He’s very smart. He’s so smart, that kid. I learned a lot from him. I mean that’s why I cast him. He’s very childish, [but] he’s got this openness and he’s not self-conscious. He’s not shy to do things. He asks a lot of questions and is very much like [the character] Tarek.
But at the same time he’s really mature and I think there’s a lot of reasons for that. He lives in a refugee camp. He has a big family. His older brother is Autistic and he sort of takes care of him. So he has that sort of mature side to him where he’s childish but also very—he has to defend his brother, his older seventeen-year old brother. So he’s got like a tough—
For example, in the opening sequence when he’s skating and those kids yell at him and come and push him. The first time we shot the scene—and [this] shows Mahmoud’s, (which is not like Tarek), it shows Mahmoud’s like street tough personality—he’s skating and those kids yell like, “Fuck your mother”. And when we first shot that, he stopped and turned around ready to punch the kid. And we’re like, “No, no!” He knew it was coming but then when he heard it, somebody yelled it at him, he was like—you could see it in the take. He just stops and turns around.
[We’re like], “You have to keep skating and those guys jump on top of you.”
As far as getting the look and everything with your research, could you talk a little about the fadayee. This is the start of the conflict in this period but the fight had been going on. Could you give a little background history?
It was the start, but they really weren’t a real army. They really were young people, volunteers, men and women. They’re not sophisticated, trained soldiers, so I had the actors go through military training but not that much because it’s not an army. You see them marching—they don’t march perfectly. I don’t know, someone who’s really into armies would probably laugh at them. But I wanted to keep that so they’re people who believe they have agency to do something. They want to change their lives. They believed at that time that change was possible.
Should we infer that the General and Layth—because they are very driven, very methodical. Would they have an army background?
You know who would is the General. Perhaps he was in the Jordanian army. He trained and left and now is training these young volunteers. That would be a realistic situation at that time.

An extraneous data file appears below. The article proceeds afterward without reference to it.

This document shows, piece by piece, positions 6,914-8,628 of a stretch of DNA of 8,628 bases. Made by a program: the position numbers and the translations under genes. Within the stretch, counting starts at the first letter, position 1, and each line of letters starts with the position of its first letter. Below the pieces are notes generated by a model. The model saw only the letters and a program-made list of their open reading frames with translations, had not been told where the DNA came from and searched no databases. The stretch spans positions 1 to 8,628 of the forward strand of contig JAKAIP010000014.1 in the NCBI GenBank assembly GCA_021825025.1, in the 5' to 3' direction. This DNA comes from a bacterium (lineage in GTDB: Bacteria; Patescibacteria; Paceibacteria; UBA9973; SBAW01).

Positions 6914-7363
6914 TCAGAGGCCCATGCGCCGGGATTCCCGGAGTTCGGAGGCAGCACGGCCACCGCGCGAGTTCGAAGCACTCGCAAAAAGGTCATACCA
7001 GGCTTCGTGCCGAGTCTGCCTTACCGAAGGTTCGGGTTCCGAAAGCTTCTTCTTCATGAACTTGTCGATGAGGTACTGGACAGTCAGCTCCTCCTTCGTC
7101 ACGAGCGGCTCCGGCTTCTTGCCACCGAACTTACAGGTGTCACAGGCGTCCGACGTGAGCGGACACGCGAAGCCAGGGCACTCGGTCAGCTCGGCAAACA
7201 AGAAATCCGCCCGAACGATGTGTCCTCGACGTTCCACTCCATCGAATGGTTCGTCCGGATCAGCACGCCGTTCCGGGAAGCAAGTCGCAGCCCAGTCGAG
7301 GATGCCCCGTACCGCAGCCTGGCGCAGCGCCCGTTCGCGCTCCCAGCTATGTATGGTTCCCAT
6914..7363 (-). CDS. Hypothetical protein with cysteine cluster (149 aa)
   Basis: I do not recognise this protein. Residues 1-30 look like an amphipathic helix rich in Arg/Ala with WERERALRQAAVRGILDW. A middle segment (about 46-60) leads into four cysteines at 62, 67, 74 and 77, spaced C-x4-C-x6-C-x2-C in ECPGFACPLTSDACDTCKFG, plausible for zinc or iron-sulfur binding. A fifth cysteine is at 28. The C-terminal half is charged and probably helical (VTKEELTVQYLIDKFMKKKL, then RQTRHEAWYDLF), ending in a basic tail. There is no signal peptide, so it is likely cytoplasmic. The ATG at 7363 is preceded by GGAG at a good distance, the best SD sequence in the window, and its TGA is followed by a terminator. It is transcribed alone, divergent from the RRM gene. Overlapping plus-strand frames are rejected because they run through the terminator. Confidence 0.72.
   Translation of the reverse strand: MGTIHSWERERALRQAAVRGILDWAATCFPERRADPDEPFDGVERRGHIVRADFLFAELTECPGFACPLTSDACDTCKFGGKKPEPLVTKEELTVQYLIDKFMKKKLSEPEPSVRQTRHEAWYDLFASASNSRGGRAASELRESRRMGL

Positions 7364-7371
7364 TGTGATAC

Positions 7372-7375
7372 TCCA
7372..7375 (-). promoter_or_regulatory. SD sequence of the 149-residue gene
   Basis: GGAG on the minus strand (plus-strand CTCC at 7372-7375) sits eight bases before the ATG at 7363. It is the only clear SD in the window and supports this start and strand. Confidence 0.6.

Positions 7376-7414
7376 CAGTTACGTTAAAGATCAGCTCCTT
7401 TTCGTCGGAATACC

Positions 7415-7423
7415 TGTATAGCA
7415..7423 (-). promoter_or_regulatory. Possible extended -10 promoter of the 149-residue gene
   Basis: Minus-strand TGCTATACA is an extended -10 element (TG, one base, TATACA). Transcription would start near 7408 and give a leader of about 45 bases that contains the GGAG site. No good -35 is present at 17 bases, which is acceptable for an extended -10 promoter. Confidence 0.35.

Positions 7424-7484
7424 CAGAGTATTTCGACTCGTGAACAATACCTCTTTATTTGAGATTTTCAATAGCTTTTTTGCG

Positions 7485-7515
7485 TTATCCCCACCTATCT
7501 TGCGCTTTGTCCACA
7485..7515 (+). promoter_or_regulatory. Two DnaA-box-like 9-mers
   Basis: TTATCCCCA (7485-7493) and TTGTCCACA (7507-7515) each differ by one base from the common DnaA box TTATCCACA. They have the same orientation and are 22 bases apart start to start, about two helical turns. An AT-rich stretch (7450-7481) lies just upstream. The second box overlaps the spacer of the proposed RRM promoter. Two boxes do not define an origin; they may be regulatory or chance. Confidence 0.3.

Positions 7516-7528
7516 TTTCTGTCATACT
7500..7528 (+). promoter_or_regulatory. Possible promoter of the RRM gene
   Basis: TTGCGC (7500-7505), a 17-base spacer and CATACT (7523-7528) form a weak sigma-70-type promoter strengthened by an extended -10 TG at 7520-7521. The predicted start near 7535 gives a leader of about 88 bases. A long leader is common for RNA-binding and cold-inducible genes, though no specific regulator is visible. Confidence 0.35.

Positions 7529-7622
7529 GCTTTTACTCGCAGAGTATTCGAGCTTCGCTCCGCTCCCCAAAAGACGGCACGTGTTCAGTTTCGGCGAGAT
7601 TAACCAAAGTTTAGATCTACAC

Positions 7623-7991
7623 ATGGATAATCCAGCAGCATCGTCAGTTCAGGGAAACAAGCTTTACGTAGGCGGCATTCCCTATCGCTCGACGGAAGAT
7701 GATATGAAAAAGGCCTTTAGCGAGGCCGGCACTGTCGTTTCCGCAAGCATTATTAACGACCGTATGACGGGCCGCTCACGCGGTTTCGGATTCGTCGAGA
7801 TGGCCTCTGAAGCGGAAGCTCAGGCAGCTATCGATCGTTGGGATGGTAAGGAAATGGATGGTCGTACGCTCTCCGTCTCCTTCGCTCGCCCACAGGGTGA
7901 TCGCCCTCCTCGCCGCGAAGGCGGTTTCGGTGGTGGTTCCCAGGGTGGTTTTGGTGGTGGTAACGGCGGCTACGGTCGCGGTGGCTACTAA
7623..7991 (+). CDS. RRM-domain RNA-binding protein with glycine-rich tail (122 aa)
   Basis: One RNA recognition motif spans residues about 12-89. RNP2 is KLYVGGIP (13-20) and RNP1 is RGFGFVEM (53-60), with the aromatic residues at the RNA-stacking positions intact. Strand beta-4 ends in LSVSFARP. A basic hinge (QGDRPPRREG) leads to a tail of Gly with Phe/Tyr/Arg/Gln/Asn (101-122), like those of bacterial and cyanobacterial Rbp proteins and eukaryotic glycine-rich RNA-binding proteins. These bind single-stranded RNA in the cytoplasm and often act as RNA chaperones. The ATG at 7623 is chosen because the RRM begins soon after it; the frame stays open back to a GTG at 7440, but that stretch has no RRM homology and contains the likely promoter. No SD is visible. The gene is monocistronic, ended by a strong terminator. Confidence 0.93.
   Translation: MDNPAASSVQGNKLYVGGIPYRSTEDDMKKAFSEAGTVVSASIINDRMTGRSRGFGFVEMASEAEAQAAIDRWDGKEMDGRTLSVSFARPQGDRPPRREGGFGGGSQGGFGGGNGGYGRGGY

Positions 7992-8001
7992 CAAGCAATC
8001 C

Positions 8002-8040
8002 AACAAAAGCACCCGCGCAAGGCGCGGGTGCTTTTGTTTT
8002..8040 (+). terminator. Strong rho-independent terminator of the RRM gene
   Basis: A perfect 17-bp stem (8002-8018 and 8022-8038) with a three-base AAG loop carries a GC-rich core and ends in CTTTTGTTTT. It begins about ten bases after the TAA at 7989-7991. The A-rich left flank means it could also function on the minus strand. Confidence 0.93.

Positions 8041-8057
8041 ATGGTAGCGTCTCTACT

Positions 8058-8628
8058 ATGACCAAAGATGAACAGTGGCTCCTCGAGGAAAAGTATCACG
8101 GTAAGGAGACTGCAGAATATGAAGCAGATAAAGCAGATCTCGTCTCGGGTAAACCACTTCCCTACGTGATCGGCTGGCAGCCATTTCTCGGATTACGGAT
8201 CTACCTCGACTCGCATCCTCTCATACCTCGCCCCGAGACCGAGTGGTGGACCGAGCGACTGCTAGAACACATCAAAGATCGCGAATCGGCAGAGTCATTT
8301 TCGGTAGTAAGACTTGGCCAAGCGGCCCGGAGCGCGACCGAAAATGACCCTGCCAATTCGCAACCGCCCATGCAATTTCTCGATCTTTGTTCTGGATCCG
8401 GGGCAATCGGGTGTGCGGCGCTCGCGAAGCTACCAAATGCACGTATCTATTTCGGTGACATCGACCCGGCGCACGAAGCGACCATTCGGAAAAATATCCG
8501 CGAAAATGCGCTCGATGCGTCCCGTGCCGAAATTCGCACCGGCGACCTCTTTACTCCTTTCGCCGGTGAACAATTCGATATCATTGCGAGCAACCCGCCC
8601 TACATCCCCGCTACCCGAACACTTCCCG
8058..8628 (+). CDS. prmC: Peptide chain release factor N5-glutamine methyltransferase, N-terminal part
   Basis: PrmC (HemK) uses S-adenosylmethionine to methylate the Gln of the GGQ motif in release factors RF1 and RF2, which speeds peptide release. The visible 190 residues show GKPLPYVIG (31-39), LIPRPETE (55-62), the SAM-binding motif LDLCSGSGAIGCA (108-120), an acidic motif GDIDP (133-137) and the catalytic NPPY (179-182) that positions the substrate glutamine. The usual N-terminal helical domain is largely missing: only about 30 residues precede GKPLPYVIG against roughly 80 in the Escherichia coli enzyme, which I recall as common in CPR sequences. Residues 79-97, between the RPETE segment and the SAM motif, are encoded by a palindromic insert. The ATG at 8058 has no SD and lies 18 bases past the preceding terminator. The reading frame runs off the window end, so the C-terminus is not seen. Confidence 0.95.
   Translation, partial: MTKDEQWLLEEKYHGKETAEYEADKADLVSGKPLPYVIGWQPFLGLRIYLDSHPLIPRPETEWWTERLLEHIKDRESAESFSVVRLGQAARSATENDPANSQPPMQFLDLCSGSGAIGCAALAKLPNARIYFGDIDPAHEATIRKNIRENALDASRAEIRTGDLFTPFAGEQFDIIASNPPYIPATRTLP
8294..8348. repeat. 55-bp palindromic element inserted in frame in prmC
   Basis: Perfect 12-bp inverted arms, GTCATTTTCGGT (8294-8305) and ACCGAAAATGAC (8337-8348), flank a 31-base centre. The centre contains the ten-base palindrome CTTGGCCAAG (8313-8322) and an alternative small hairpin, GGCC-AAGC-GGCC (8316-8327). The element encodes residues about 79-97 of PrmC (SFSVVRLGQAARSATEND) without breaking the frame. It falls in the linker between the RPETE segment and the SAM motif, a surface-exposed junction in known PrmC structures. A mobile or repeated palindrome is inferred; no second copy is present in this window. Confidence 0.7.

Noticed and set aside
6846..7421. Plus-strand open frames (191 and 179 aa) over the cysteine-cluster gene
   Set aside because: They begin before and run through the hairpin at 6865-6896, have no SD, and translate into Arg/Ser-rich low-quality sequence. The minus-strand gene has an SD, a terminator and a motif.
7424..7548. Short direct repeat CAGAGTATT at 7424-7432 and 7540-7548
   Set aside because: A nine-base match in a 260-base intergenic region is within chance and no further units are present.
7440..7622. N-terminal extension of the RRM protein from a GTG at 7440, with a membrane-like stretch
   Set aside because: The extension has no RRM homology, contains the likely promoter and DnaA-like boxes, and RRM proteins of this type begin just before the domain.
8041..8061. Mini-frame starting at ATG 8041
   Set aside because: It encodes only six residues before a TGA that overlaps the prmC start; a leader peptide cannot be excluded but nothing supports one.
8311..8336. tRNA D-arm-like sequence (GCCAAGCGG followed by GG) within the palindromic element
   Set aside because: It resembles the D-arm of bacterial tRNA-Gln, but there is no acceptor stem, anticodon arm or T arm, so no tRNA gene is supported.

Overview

It [gets] worse—like you said because what happens later [suicide bombings, etc.].
[…] I wanted to allude to this, but it’s not what the story’s about. The story’s about Tarek and his mother. But also that group of fighters later would grow and split into different factions and things got much bloodier and messier. So I wanted to allude to this with the character of Majed [Firas W. Taybeth] who Layth clashes with. I wanted to just allude to [the] egos when you have a group of people like that—egos and people who are more militant than others. Different opinions of what direction we should be going in.
So I wanted to have hints of that there because much later in Palestinian history, that’s what happens. There are splinter groups and some of them become more violent and some of them become less violent and some of them leave and some become corrupt businessman. I wanted to also have a hint of things [going] in that direction. But that’s not the story, but it’s there.
And it being through his eyes, did you—not necessarily make it like a fantasy—but did you alter any details to have things appear better or worse because of them being through the perspective of this boy? As far as him idolizing these fighters?
Yeah, he idolizes them. And in a way he doesn’t understand what they’re doing really, but also they’re the rockstars. These are these cool guys and they’re listening to music and they do this and it’s a little boy impression of who they are and how they’re living. That’s definitely part of it—not to have a real understanding of what’s going on.
Layth, for example, is going back and forth delivering letters. They all have their jobs and their roles there. It comes back to this thing where Tarek is like the mascot. He likes some of them and falls in and out of love with some of them. Layth is the hero, the rockstar. This is the guy when he appears to him—he’s intrigued by him. When he comes to the refugee camp, [Layth is] the one who finds him. But then that relationship—he’s no longer impressed with him.
It’s almost like jealousy when the mother comes in. She’s taking Layth away.
Yeah, exactly. So [Tarek] goes somewhere else—he’s more with Abu Akram.
And those hand-offs in the forest—where Tarek is sent out to retrieve weapons and the like. Who would be on the other side of those exchanges?
Yes, these guys, for example, are using him too. He’s a mascot, but those two guys are like, “We can find a job for him. Let’s use him to go do our shit work.”